Album Title: Tearing Down The Walls
Year of Release: 2014
One of the hardest things for any band to do, regardless of the longevity of their career or their popularity is to follow up a great album. In the case of Swedish melodic hard rockers H.E.A.T, that great album in my opinion was 2012’s ‘Address The Nation’. It remains a regular on my playlist and, if I was forced to choose, I’d say it was in my top 3 of melodic hard rock albums. So it is the highest accolade that I can bestow on it’s follow-up and the band’s fourth full-length release, to say that ‘Tearing Down The Walls’, matches it and maybe even beats it.
Naturally, I had high hopes for ‘Tearing Down The Walls’, but then it seems that anyone who knows anything about H.E.A.T also had high hopes. Moreover, there was a certain expectation amongst many that this album would, or should, be very good indeed. The great news is that it is very good indeed and has been glued to my stereo for several days now, with no sign of being ejected. Suffice to say that Messrs Grönwall (vocals), Tee (keyboards), Rivers (guitars), Jay (bass) and Crash (drums) should be very proud of their efforts on this album.
Up first on ‘Tearing Down The Walls’ is actually my current favourite track on the album. Entitled ‘Point Of No Return’, is begins quietly with a keyboard and acoustic guitar intro for around a minute before exploding into the main body of the track. And when I say, it explodes, I mean it. Pounding drums, and wailing guitars join forces with a driving rhythm to great effect, laying the foundations before a chorus to end all choruses kicks in and blows my mind. The first time I heard this track, I found myself smiling and nodding my head in appreciation almost immediately.
Lead single, ‘A Shot At Redemption’ takes things down a notch and is, for me at least,a bit of a slow burner. It maintains a great mid-tempo stomp throughout but at first, the slightly country-tinged and early Bon Jovi-esque composition didn’t click with me. Give it time though, and the chorus begins to work it’s magic and this is now the track that I find myself singing the most when the album finishes.
‘Inferno’ cranks things up a notch again, with a groove and swagger that is unmistakeably H.E.A.T. It is heavy on the melodic rock cliches, and with lyrics that include ‘I like to drink and masturbate’, it is also heavy on the sleaze. However, thanks with a chorus to die for, a cock-sure attitude a great vocal performance from the former Swedish Idol winner Erik Gronwall, the song somehow manages to become an absolute classic. If this is really how things sounded in the 80s, I want to go back.
‘The Wreckoning’ is that most rare of melodic rock beasts; a minute-long ominous and cinematic instrumental which segues nicely into the title track and first of two ballads of the album. It is a wonderfully-crafted power ballad, the sort of musical saccharine that would normally have me diving for cover but when executed this well, compels me to listen and, dare I say it, throw my head back and sing along, albeit dangerously out of key.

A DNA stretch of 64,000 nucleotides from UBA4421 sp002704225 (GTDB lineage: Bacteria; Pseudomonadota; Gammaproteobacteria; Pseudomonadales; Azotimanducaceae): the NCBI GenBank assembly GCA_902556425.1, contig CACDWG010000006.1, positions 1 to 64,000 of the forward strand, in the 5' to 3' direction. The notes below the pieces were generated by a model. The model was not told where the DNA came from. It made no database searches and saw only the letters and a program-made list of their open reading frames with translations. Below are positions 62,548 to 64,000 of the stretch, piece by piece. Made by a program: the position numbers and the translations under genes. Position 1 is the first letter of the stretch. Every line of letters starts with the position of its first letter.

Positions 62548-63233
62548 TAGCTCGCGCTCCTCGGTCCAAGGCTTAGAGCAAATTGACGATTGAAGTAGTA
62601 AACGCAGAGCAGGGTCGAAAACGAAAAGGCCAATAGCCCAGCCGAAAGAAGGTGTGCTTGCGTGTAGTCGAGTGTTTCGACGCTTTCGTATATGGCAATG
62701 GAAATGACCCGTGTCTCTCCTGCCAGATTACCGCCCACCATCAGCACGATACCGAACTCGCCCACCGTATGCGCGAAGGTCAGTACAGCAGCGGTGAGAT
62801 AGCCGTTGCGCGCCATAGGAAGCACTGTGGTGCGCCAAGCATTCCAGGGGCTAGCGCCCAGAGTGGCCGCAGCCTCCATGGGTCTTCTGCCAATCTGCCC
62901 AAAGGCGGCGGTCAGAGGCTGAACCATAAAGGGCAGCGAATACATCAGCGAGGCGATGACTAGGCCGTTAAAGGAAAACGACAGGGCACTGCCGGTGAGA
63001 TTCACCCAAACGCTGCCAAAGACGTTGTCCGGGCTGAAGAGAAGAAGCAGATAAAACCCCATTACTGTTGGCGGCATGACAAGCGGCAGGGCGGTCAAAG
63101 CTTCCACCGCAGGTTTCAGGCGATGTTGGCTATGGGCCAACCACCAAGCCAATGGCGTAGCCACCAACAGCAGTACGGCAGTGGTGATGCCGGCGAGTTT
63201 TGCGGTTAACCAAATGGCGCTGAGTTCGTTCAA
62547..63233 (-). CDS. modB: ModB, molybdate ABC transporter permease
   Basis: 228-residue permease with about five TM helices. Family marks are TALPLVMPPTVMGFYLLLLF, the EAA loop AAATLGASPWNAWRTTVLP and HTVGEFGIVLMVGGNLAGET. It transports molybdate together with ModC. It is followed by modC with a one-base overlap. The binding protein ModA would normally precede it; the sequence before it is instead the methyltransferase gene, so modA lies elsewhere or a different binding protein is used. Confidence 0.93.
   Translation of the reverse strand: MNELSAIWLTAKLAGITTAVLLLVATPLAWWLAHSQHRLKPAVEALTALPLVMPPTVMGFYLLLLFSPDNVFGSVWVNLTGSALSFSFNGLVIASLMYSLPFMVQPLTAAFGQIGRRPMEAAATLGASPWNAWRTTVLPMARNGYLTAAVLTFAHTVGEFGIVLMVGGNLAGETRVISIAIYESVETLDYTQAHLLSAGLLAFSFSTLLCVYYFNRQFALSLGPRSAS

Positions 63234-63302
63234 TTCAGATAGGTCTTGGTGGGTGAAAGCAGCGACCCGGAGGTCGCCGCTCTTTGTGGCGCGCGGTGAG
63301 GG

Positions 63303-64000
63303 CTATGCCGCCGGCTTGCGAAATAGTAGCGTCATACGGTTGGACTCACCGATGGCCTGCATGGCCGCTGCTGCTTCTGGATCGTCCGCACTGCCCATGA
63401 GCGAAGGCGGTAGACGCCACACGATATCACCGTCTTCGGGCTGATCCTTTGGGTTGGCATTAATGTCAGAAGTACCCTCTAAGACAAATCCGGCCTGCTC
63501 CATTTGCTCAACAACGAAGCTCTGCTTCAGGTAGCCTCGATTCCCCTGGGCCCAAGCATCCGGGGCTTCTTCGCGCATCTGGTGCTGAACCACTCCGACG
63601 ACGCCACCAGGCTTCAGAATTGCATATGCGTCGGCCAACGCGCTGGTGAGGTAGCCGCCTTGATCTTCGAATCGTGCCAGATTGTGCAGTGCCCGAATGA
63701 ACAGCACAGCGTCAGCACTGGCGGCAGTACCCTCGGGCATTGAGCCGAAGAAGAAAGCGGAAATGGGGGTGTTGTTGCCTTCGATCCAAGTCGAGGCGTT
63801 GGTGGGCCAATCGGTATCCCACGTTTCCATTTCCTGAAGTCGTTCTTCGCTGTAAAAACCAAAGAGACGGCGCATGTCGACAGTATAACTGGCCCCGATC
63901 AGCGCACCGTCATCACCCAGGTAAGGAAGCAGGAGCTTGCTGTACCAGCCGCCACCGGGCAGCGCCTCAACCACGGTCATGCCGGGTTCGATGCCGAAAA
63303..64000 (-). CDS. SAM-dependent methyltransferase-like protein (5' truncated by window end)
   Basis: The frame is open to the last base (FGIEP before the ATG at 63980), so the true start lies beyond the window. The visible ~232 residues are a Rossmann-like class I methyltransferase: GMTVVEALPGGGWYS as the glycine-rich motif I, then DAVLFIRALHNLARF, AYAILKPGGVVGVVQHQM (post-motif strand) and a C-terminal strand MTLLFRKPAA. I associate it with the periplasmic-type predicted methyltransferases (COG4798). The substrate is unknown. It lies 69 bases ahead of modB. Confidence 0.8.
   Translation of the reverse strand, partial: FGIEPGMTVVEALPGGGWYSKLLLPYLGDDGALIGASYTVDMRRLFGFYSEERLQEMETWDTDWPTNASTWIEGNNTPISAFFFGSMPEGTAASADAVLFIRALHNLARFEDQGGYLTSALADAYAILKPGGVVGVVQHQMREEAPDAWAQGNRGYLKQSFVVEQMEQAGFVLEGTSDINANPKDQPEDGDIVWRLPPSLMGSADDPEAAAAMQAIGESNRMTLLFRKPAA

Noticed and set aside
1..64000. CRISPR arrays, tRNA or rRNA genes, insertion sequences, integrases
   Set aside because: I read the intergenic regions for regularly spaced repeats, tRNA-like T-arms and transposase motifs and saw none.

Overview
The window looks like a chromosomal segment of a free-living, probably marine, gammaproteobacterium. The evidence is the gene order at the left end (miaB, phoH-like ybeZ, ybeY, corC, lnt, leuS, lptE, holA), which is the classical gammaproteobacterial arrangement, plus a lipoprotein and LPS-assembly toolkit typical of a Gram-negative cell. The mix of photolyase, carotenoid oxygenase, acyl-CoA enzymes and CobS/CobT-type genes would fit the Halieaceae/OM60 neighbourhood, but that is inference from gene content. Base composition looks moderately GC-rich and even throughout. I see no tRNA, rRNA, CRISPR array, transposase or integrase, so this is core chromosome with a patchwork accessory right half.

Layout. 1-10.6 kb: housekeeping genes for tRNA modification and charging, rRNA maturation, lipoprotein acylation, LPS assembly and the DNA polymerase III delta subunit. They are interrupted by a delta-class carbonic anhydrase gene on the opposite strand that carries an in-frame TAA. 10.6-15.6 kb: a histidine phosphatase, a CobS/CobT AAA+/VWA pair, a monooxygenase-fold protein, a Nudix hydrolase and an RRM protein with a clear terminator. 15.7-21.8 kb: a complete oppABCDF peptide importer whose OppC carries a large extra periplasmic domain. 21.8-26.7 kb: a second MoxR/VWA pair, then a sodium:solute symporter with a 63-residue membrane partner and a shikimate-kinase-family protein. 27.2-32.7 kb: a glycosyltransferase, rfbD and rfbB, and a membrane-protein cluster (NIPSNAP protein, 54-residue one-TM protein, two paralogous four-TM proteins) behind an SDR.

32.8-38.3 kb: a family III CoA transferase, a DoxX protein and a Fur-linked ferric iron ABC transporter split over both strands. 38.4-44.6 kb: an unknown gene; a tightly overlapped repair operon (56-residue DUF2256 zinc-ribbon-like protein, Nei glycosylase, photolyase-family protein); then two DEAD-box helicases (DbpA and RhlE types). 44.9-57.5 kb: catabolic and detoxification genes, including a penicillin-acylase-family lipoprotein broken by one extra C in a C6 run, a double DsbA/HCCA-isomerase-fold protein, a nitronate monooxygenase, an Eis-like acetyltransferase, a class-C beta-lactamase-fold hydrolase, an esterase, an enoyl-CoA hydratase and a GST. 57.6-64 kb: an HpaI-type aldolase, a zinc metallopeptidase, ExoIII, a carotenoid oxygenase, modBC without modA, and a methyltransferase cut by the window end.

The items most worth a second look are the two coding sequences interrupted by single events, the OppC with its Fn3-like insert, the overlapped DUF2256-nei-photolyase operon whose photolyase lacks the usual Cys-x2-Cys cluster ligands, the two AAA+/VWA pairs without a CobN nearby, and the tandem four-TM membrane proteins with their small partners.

The melody line to ‘Mannequin Show’ is immediately reminiscent of Britney Spears’ ‘Oops…I did it Again’. There’s no hiding from this, but then, there’s no hiding from the fact that in spite of this, it is not a track that feels out of place or of a lesser quality in any shape or form. The keys are more prominent on this piece but once again, a strong rhythm section delivers us to a chorus that can’t help but get under your skin. To be honest, most other bands might have struggled to pull off a track like this, but H.E.A.T somehow succeed.
‘We Will Never Die’ offers another killer chorus, making it another personal favourite, whilst ‘Emergency’ delivers more in the way of solid groove and yet again showcases H.E.A.T’s ability to write properly engaging melodic hard rock that will last longer than just a few cursory listens.
‘All The Nights’ is a beautifully fragile and beguiling piano-and-vocal ballad that really impresses me and in many ways, rather than being a throw-away track, is one of show-stealers of the album’s second half. Not only does it effectively alter the pace of the album, allow listeners a breather from the high-octane rock assault, it is a brilliant vehicle for Grönwall’s powerful and emotive voice.
At this point, nine tracks in, the quintet may have been excused for delivering a couple of average songs to close out the album. Not a chance though, as the remaining three tracks all manage to maintain the extremely high standards that precede them. ‘Eye For An Eye’ thrusts another catchy-as-help chorus upon us, ‘Enemy In Me’ reminds me at times of Def Leppard in their pomp and ‘Laughing At Tomorrow’ closes out the whole thing in almost euphoric fashion thanks to a big stadium-friendly sing-a-long core.
To be quite honest, I hadn’t intended on giving a song by song breakdown in this review. However, that’s the effect that this album has on me – I get swept up in it. The heady mix of powerful driving rock, hook-laden choruses and abundant attitude of ‘Tearing Down The Walls’ is infectious and impossible to ignore.
Put as simply as I can, ‘Tearing Down The Walls’ is easily one of the best melodic hard rock albums I have heard in a very long time.
‘Tearing Down The Walls’ is out on April 9th on earMUSIC
The Score of Much Metal: 9